Jean Metzinger Catalogue Raisonné
Number: AM-11-007 Jean Metzinger
Title: Le village (Paysage cubiste, Cubist Landscape)
Medium: Oil on canvas
Dimensions: 80.3 x 99.6 cm
Inscriptions: Signed (lower right)
Provenance: Galerie de l’Effort Moderne (Léonce Rosenberg), Paris (by 1924).
Sidney Janis Gallery, New York (acquired from the family of the above, 1958).
PaceWildenstein, New York.
Christie’s, New York, 12 November 2019, lot 382
Exhibitions: Paris, Salon des Indépendants, April-June 1911, Salle 41, no. 4266 (titled Paysage).
Possibly: Moderne Kunst Kring (Cercle de l’art moderne), Stedelijk Museum, Amsterdam, 6 October – 7 November 1912, no. 155, titled Paysage.
Paris, Musée du Petit Palais, Les maîtres de l’art indépendent, 1895-1937, June-October 1937, p. 94, no. 13 (dated 1912 and titled Paysage).
Galerie des Beaux-Arts, 140 Rue du Faubourg Saint-Honoré, Paris, “Les Créateurs du Cubisme,” March-April 1935, preface by Maurice Raynal, catalogue by Raymond Cogniat, no. 135 (Collection de M. Léonce Rosenberg).
Cincinnati Art Museum, Contemporary Arts Center, Modern Masterpieces for Collectors, December 1959.
New York, Sidney Janis Gallery, XXth Century Artists, October-November 1960, no. 42 (reproduced).
New York, Leonard Hutton Galleries, Albert Gleizes and the Section d’Or: The Alternatives to Cubism, October-December 1964, p. 18, no. 49.
Houston, The Museum of Fine Arts, The Heroic Years: Paris, 1908-1914, October-December 1965 (titled Landscape).
New York, Sidney Janis Gallery, Picasso to Pollock: Selected Works from 2 Generations of European and American Artists, January 1967, no. 19 (reproduced).
Buffalo, Albright-Knox Art Gallery, Painters of the Section d’Or, September-October 1967, pp. 44-45 and 47, no. 32 (reproduced, p. 44).
New York, Sidney Janis Gallery, Selected Works by 20th Century European Artists, January-February 1969, no. 31 (reproduced).
New York, Sidney Janis Gallery, 20th Century European Art, February-March 1970, no. 57 (reproduced).
Los Angeles County Museum of Art and New York, The Metropolitan Museum of Art, The Cubist Epoch, December 1970-June 1971, pp. 77, 299 and 300, no. 212 (reproduced in color, pl. 73).
Les Cubistes, Bordeaux, Galerie des Beaux-Arts, 4 May – 1 September 1973; and Musée d’art moderne de la ville de Paris, 26 September – 10 November 1973, p. 83, no. 155 (reproduced in color, pl. XV).
New York, Sidney Janis Gallery, European Masters, January-February 1975, no. 34.
New York, Sidney Janis Gallery, Masters in 20th Century Art, October-November 1979 (reproduced in exhibition announcement).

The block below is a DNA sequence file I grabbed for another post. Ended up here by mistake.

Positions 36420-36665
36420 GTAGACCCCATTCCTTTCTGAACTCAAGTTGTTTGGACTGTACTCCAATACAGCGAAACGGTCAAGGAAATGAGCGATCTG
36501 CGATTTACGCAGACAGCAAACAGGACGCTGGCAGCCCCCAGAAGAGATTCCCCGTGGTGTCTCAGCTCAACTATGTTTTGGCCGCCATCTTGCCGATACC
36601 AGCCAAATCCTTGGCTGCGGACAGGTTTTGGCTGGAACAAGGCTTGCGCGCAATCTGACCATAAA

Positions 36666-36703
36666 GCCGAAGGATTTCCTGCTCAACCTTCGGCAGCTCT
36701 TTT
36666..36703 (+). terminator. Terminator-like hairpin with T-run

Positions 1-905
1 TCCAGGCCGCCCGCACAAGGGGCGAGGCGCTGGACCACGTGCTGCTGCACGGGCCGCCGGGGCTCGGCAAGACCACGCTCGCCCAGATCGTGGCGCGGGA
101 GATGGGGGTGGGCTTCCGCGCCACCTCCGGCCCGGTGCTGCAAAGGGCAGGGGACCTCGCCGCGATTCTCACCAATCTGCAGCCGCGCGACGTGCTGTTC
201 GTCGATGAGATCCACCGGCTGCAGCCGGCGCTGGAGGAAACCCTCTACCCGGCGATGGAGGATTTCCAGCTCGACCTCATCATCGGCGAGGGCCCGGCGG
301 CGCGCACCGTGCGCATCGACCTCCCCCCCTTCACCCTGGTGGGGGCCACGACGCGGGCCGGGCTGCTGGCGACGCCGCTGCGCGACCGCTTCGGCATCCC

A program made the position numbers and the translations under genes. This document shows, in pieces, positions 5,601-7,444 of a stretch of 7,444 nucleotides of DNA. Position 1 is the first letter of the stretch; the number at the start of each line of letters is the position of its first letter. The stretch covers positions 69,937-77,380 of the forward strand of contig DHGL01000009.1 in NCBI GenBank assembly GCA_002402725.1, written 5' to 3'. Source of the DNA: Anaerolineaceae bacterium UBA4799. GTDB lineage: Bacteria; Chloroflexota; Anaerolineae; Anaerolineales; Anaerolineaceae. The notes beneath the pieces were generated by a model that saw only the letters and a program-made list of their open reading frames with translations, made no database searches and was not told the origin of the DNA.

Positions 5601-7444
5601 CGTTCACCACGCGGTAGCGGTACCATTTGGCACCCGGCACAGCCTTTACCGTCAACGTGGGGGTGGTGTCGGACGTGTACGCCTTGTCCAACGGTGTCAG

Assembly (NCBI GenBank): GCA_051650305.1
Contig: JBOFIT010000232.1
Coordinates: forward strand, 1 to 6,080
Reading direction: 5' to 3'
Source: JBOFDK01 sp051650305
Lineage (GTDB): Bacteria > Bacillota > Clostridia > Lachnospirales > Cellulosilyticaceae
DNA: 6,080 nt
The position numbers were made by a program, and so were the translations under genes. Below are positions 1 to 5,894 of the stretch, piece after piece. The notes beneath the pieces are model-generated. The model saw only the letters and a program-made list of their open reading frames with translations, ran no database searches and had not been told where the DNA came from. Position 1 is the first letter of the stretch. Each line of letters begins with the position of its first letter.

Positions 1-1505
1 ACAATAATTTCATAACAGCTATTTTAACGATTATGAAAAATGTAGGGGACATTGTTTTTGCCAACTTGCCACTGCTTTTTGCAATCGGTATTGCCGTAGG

La Jolla Museum of Contemporary Art and Santa Barbara Museum of Art, Seven Decades of Twentieth-Century Art: From the Sidney and Harriet Janis Collection of the Museum of Modern Art and the Sidney Janis Gallery Collection, March-August 1980, pp. 20, 77 and 88-89, no. 19 (reproduced, p. 21; dated 1911-1912).
Iowa City, The University of Iowa Museum of Art; Austin, Archer M. Huntington Art Gallery, University of Texas; Chicago, The David and Alfred Smart Gallery, The University of Chicago and Pittsburgh, Museum of Art, Carnegie Institute, Jean Metzinger in Retrospect, August 1985-May 1986, pp. 44 and 86, no. 128 (reproduced in color, p. 29; dated circa 1911-1912 and titled Cubist Landscape (Le Village).
Literature: Bulletin de L’Effort Moderne, April 1924, No. 4, reproduced (titled Le Village, and dated 1912)
Raymond Cogniat, Le Cubisme Méthodique, L’Amour de l’art, No. 9, November 1933, p. 237, reproduced.
Notes: Albert Gleizes writes about this painting by Metzinger in Art et ses représentants, La Revue Indépendante, September 1911, 161-72:
…the “Emperor of cubism” has shown us new achievements in the plastic realization of his art. In Paysage, perfectly balanced and purified of any needless chatter, where the forms of houses and trees converged with those of the terrain and the sky in a whole that was classical in the full sense of the word, where the transposition of objects, soberly depicted, made it easy to read, one could assess the considerable contribution his will has given us. In Portrait de femme [AM-10-004], which rightly led deputy public prosecutor [Joseph] Granié [pseudonyme Aloës Duravel], a subtle and knowledgeable critic, to say: “Very eighteenth century, that woman’s head by J. Metzinger,” one again found, and perhaps there more than anywhere else, the broken thread of tradition. Through the subtlety of the drawing highlighted with a completely internal, delicate color, and with a very rare sensibility, through forms diametrically opposed in appearance, the face and profile drawn and juxtaposed with perfect tact, and the picture as a whole marked by a certain preciosity, which moreover added a certain charm to the canvas, it was possible to accept it, even admire it, in good faith. (Gleizes, 1911)